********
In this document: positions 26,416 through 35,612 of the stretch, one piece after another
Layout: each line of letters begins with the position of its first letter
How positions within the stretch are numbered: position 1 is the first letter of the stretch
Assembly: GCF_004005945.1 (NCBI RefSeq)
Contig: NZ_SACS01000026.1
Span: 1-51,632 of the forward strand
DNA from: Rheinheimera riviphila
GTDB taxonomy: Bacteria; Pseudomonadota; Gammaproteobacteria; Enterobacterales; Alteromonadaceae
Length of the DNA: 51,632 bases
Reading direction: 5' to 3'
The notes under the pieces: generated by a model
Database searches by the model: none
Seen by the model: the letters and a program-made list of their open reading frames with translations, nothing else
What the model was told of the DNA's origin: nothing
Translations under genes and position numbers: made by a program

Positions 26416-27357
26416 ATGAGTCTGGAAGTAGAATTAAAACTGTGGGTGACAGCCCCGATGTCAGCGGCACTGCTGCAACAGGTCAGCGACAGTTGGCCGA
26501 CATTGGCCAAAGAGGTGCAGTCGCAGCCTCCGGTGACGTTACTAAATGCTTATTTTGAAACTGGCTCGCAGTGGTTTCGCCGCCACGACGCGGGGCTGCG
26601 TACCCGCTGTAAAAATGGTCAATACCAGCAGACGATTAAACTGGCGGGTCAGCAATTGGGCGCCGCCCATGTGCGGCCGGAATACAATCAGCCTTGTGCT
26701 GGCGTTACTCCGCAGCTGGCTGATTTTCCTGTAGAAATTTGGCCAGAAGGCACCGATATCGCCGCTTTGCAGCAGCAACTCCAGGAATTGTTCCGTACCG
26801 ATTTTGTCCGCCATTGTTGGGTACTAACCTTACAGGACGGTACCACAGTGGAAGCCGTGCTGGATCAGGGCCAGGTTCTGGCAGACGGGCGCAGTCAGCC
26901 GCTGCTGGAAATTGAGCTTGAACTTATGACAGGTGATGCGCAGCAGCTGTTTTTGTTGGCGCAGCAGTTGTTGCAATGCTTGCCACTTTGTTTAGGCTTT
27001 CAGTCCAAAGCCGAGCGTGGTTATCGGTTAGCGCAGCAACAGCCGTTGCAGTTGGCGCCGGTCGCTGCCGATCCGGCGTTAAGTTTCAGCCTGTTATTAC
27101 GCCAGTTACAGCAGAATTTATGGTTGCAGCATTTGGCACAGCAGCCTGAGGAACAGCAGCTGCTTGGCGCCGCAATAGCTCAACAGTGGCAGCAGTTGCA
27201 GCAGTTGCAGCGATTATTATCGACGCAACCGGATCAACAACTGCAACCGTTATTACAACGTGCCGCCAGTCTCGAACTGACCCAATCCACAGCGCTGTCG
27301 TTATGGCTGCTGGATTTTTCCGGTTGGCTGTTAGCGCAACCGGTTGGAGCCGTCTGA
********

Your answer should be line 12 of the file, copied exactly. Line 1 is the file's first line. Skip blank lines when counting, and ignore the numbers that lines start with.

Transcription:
Database searches by the model: none